Today as I cleared up the mayhem a fox had wreaked on a rubbish bag in our road I recalled reading A Fox’s Late Winter blessing from the collection at Silver Street Poetry on Friday. I also read the poem below, which as well as mourning a dead friend, mentions planting peas. Not surprisingly on Sunday I was planting peas, and today I found myself replying to Bethan Rees of the Fire and Bees website (and on 4th April there she talks about sonnets). She’s planning to use my sonnet in a podcast on poetry as therapy. Anyway, the broad beans in Horfield are looking promising, the foxes are still making a racket, and here’s the poem
Firming the soil
It’s just as well that you’re not here today,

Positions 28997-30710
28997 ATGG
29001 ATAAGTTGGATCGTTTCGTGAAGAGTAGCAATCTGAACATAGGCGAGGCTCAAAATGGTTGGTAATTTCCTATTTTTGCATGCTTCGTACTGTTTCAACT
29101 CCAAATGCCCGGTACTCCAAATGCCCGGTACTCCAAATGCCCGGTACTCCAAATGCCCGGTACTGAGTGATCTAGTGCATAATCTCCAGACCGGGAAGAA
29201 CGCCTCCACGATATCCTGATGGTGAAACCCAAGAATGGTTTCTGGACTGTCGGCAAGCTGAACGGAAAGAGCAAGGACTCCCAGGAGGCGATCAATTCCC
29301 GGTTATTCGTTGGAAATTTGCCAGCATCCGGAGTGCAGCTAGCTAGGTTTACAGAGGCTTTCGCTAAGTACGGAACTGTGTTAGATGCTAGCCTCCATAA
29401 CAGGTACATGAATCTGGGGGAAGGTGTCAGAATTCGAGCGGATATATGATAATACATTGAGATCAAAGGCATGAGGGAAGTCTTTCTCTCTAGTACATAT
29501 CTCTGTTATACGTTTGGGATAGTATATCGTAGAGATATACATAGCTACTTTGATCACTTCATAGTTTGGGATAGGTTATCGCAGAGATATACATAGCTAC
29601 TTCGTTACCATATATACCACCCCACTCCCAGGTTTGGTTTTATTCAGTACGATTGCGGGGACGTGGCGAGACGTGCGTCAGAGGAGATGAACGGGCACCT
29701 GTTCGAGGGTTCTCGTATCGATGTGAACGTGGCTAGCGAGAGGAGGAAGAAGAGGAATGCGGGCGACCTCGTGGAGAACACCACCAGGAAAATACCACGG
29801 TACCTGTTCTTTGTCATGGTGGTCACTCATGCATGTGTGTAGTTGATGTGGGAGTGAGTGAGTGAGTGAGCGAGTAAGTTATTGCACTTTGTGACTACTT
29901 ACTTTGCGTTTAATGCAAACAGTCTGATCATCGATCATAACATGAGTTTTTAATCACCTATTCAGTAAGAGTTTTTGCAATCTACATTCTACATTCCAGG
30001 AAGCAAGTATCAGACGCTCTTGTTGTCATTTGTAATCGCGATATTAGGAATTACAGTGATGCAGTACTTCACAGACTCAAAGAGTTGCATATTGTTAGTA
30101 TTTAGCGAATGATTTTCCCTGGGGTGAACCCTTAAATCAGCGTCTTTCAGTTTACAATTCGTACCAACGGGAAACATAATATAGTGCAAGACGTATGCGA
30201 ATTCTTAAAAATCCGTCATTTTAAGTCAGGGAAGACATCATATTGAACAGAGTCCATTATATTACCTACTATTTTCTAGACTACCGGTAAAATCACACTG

you wouldn’t see the point in clearing weeds.
I’ll see you in the pub I’d hear you say.
Yes, be there soon. I’d go on spacing seeds.
You’d get the drinks in, ask what took so long
so I’d explain about the beans and peas
and you’d concede you wished that you were strong
then we’d discuss the course of your disease.
Remember how we launched our ships for Troy
or was it Barcelona after all?
So were we heroes? What did we destroy?
Now half of what we did I can’t recall.
I firm the soil. You went on ahead.
Like Ulysses, I’m questioning the dead.